Title: Osteria
Author: Rick Tramonto
276 pages; Hard cover PhotographyColor
Publisher: Broadway Books, NY, NY 2008
Reviewed by, Chef John V. Fall 2008

The review---

Good Cooking reviewed Rick Tramonto's last book Fantastico in December 2007 and gave it high praise. His new cookbook, Osteria, named after his restaurant Osteria di Tramonto in Chicago is fabulous too! In Italy an Osteria is the equivalent of the English Tavern, where food is not terribly fancy but good tasting and where the menu encompasses the hours it is open. A tavern might open early in the morning and serve breakfast, then lunch, afternoon snacks, dinnner and desserts.

Rick Tramonto's book showcases the menu of his Chicago Osteria with its recipes and some really nice pictures of the food. Earlier I said not fancy, so you do have a recipe and picture of uova all'inferno, eggs in hell, a breakfast dish. Yet on the other side of not fancy is a very modern presentation for tonno siciliano, Sicilian Style Tuna: very rare seared sliced tuna with baked fennel, sea salt and basil oil. It looks like an artist's palate with all the colors.

I tried three very simple dishes, Roast Chicken Picatta Style, Roasted Parmesan-Creamed Onions and Peaches in Red Wine with Whipped Mascarpone. The chicken recipe is fairly easy to follow except the boning procedure for the chicken would be a challenge to a novice! All in all, it tasted good when it was finished, however the finished product didn't exactly look like the one in the bookah those food stylists! The same could be said for the onions. Easy to make, tasted good but my finished recipe didn't have the appearance of the photo in the book. The peaches were simple to prepare and tasted very good.

This book will make a great holiday present for a young aspiring chef or anyone else for that fact. The recipes are good and fit into the professional way of cooking. The technique is good, the book well written, pictures are very nice. It's another winner from Rick Tramonto and I'll be sure to eat at his Osteria the next time I find myself in the windy city of Chicago!

Recipes tested---

Roast Chicken Piccata-Style

Roast chicken is one of life's simpler pleasures, and because I am so enamored with it, I am always on the lookout for new and interesting ways to cook it. Piccata usually refers to thin cutlets served with a lemony sauce, but for this I use partially boned chickens-and boning the birds is the only difficult part of the recipe. But you can have your butcher do it. Everything else is straightforward. I love the flavors of lemon, capers, and a good confetti of parsley with the roast chicken-a simple pleasure made even more gratifying when cooked this way.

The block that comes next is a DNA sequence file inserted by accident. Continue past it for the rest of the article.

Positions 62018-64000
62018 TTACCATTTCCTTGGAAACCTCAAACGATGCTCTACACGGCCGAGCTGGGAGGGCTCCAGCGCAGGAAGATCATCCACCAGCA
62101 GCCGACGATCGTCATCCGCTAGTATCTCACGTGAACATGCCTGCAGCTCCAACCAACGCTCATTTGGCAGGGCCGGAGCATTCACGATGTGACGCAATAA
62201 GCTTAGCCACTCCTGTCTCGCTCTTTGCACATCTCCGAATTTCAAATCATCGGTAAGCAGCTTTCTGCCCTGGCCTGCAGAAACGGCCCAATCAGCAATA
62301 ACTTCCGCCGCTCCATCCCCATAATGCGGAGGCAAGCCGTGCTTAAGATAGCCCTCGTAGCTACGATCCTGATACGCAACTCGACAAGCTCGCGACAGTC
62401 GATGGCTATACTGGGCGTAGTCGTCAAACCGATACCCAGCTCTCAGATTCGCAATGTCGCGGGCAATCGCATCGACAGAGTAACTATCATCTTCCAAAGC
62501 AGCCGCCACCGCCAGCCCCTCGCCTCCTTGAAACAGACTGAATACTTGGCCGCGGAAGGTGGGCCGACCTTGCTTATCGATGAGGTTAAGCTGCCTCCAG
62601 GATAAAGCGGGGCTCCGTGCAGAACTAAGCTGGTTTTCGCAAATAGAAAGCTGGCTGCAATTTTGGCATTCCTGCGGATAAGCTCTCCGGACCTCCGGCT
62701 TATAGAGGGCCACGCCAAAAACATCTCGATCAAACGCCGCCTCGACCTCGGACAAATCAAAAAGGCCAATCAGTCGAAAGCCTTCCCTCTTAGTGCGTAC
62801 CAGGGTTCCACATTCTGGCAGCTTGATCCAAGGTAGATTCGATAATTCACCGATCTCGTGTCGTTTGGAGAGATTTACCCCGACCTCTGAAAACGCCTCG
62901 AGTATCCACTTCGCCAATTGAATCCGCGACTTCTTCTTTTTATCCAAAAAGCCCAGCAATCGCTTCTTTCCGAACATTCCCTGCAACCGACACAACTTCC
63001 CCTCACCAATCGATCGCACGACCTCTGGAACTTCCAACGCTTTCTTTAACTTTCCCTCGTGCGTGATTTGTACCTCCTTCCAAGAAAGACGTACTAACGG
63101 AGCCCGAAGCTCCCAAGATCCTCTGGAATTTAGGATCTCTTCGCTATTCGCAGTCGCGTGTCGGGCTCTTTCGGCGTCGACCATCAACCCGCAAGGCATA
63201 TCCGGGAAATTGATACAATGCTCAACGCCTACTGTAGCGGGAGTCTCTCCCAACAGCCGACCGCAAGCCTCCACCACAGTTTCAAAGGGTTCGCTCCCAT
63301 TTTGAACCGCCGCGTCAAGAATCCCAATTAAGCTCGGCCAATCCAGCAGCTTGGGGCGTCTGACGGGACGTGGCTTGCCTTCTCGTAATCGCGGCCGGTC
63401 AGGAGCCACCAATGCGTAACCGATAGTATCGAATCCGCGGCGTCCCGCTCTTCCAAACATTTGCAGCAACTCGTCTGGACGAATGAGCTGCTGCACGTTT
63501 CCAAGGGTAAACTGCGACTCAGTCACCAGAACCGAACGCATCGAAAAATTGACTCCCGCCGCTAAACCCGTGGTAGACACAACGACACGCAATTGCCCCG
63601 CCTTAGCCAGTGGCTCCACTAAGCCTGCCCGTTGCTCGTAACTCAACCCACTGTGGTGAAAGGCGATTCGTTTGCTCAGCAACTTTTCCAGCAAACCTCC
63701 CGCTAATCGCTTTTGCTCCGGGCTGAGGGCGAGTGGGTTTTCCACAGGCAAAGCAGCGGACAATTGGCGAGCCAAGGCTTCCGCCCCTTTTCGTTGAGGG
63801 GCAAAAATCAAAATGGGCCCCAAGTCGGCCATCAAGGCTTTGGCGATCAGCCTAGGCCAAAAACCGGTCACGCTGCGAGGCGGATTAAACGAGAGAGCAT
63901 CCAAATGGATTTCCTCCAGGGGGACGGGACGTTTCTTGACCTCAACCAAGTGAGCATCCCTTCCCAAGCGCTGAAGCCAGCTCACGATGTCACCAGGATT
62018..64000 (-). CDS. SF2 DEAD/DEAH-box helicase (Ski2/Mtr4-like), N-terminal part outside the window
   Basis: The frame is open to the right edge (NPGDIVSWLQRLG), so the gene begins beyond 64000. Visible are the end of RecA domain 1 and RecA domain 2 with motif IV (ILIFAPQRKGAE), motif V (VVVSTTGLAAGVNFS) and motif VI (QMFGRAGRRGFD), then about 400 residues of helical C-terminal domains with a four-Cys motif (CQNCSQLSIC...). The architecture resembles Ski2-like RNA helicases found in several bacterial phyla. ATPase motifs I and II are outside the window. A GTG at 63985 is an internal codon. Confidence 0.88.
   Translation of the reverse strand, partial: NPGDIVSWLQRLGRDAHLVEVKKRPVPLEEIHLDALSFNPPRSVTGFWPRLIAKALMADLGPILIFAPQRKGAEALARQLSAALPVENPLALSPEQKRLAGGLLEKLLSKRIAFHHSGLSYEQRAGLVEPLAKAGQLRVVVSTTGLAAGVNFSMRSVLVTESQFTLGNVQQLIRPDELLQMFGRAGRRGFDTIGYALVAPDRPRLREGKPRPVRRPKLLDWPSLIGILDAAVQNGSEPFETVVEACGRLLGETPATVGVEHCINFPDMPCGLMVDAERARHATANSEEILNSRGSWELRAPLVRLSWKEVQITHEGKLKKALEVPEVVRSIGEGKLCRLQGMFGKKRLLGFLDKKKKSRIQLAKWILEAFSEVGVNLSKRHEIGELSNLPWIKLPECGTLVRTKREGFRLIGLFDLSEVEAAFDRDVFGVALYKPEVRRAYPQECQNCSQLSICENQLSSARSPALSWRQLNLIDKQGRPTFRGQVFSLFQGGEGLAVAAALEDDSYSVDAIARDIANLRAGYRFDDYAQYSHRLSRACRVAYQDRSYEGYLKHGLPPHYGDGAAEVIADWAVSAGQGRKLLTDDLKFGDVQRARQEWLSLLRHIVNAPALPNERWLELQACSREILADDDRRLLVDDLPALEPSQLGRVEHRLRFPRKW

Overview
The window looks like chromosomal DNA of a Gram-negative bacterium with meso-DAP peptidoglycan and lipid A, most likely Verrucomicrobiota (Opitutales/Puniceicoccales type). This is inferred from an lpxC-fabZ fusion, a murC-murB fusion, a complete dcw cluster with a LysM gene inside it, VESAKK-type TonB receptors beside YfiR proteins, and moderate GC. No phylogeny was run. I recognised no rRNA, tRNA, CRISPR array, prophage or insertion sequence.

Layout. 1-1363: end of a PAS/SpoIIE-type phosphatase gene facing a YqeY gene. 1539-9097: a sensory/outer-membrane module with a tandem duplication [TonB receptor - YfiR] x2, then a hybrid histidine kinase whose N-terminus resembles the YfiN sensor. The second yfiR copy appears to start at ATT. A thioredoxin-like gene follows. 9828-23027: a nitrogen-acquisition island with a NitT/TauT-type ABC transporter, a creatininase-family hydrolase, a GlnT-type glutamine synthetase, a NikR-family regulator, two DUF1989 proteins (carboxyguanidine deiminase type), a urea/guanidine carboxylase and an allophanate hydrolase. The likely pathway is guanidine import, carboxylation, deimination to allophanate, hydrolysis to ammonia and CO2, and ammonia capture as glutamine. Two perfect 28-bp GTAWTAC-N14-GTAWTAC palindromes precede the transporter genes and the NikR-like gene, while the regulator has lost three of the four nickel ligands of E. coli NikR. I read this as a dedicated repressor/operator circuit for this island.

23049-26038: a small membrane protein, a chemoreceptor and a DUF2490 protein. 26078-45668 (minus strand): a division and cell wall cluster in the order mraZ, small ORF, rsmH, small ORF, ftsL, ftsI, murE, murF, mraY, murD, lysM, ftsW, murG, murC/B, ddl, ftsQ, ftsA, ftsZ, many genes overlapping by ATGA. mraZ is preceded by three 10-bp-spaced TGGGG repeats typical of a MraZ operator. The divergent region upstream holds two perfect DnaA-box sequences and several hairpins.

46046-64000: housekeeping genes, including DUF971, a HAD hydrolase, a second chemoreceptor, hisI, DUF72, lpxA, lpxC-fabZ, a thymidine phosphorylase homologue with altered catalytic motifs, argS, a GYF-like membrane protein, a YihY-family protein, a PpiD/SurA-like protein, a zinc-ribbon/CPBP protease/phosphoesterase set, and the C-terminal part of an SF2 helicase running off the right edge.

serves 4

Two 3-pound whole chickens
Kosher salt and freshly ground black pepper
1/2 cup Clarified Butter (page 147) or vegetable oil
2 lemons, sliced about 1/4 inch thick
2 cups dry white wine
1/2 cup unsalted butter
3 tablespoons drained capers
juice of 2 lemons
2 tablespoons chopped fresh flat-leaf parsley

1. Split the chickens in half and remove the breast section of one half with the wing attached. Leave the skin between the breast and the leg attached, cracking the thigh joint of the chicken and cutting through to separate the leg from the body while it remains attached to the breast by a thin strip of skin. Remove the drumstick completely, trying to leave as much skin from the leg intact as possible. Make an incision in the thigh along the thigh bone and remove the thigh bone. Repeat on the other side and with both chickens. Ask your butcher to do this for you, if you like. (Reserve the drumsticks and carcass for stocks.)
2. Preheat the oven to 400 F.
3. Season the chicken with salt and pepper.
4. Heat 2 large ovenproof sauce pans over medium-high heat. Put 1/4 cup of clarified butter or oil in each pan and cook the chicken halves, skin side down, for about 4 minutes. Transfer the pans to the oven and cook for about 12 minutes, or until the chicken is cooked through. Remove the chickens from the pans and let them rest for about 5 minutes.
5. Put the lemon slices in the pans and let them cook over high heat for about 1 minute so that they caramelize. Add the wine and cook, stirring with a wooden spoon and scraping up any browned bits, for 2 to 3 minutes, until reduced by half.